The Easel

20th April 2021

The Swirl of History

The writer greatly admires Mehretu’s retrospective but what is he seeing? She has developed a distinct visual language, of city grid patterns – and more recently photos – overlaid with “ink-and-acrylic swirl storms”. These works, gorgeous, strikingly original and complex, achieve a “fusion of historic sweep and minute human drama [that] is stunning”. Mehretu, he states, is “the most exciting visual artist of our time”.

Yayoi Kusama’s Pumpkins and Polka Dots Have Officially Taken Over the New York Botanical Garden

Will this be New York’s most welcomed show of the year? Kusama’s work is immensely popular. Even so, her works will surely gain something extra from being shown in a springtime garden. It’s not a cerebral art event but, as a sensory experience, it could be right up there. As Kusama advises “Become one with eternity. Obliterate your personality. Become part of your environment.” A video is here.

Dawoud Bey on 6 photos that have pushed his work forward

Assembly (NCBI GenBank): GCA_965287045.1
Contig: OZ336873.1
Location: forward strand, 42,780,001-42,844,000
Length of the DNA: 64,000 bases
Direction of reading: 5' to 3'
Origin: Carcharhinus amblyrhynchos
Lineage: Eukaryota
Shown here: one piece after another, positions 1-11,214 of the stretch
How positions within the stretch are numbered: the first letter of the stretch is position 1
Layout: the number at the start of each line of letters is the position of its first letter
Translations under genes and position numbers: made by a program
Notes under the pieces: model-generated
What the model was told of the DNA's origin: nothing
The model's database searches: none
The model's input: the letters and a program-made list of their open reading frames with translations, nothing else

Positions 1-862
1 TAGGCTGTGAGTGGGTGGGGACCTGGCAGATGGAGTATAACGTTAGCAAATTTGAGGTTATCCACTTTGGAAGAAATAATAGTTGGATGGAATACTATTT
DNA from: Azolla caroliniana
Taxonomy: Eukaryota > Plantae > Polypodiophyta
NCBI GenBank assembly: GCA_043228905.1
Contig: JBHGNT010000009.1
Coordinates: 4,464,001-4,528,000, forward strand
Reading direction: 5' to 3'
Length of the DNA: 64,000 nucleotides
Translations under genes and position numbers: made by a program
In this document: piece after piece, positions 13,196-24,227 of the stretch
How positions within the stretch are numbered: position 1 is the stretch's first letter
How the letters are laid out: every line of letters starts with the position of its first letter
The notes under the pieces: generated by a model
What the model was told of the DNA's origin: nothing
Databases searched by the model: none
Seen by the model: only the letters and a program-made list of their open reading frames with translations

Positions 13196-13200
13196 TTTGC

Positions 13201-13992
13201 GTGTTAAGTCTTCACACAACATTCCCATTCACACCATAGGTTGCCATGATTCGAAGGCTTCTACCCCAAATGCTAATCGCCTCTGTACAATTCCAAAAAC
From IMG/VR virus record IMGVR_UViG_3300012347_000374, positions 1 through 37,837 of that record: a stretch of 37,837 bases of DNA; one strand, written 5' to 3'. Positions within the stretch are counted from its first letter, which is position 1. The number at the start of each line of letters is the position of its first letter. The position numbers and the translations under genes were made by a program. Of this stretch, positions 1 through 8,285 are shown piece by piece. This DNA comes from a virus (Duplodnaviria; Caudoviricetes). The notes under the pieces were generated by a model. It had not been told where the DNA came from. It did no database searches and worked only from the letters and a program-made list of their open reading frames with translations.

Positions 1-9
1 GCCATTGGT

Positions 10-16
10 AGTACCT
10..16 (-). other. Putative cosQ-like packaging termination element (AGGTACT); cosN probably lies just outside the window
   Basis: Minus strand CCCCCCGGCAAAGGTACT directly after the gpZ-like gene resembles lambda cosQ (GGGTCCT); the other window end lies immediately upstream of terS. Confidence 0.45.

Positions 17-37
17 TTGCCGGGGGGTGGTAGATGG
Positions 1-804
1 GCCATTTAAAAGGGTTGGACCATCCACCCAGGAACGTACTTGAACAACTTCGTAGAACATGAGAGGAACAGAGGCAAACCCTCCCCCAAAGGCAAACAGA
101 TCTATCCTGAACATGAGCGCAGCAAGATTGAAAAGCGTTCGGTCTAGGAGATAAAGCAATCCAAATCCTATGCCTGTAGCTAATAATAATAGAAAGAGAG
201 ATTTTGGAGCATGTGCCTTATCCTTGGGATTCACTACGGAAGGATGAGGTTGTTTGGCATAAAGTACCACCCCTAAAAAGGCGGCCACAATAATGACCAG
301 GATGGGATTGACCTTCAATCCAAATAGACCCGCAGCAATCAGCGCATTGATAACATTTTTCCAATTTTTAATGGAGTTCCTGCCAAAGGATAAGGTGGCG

The deluge of interviews, now that Bey’s retrospective is in New York, are mostly spoiled by inane questions. It’s more interesting when Bey talks about his favourite images.  Of one, “even the warm-brown backdrop … related to what I found interesting about Rembrandt. With these two I like their style and how they are performing coolness for the camera. I think the human community always wants to be in conversation with its own image.”

13th April 2021

Curator Laura Hoptman Reflects on Meeting Artist David Hammons and Organizing New Show at Drawing Center, the First Museum Exhibition Dedicated to His Body Prints

Despite being personally reticent and his work being enigmatic, Hammons is “America’s most important living artist”. The virtue of the linked piece is that it addresses a new show of his iconic body prints. An overview of his work argues that these body prints communicate a sense of black “vanishment”. Hammons has subsequently addressed “blackness” less directly – his art is still about black identity, but “blackness is both everywhere and nowhere”.